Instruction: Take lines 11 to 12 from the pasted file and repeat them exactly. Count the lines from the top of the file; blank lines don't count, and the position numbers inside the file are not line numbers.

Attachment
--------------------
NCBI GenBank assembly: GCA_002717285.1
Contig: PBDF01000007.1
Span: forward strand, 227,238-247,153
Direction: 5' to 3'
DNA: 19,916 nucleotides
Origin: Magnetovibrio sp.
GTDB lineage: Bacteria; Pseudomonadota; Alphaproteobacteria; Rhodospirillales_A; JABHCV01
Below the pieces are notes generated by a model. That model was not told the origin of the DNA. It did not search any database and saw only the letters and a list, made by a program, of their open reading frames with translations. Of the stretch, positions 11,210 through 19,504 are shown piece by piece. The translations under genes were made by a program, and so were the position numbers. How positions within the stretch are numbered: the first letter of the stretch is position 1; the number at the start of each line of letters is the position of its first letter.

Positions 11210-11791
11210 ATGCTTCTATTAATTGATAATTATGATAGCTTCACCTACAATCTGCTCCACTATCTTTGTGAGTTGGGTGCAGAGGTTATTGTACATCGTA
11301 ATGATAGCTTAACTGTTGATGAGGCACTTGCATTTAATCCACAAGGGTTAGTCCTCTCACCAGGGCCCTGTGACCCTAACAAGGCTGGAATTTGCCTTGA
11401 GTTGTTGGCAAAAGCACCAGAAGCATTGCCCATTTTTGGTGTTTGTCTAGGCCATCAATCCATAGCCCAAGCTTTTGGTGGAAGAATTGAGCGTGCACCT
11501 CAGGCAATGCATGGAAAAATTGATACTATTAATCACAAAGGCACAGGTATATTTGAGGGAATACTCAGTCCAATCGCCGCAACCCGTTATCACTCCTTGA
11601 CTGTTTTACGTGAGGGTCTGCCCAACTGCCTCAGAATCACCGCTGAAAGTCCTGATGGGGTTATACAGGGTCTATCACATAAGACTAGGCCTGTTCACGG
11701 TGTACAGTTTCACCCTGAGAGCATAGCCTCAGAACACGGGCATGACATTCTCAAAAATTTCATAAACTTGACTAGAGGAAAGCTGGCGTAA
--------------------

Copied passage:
11301 ATGATAGCTTAACTGTTGATGAGGCACTTGCATTTAATCCACAAGGGTTAGTCCTCTCACCAGGGCCCTGTGACCCTAACAAGGCTGGAATTTGCCTTGA
11401 GTTGTTGGCAAAAGCACCAGAAGCATTGCCCATTTTTGGTGTTTGTCTAGGCCATCAATCCATAGCCCAAGCTTTTGGTGGAAGAATTGAGCGTGCACCT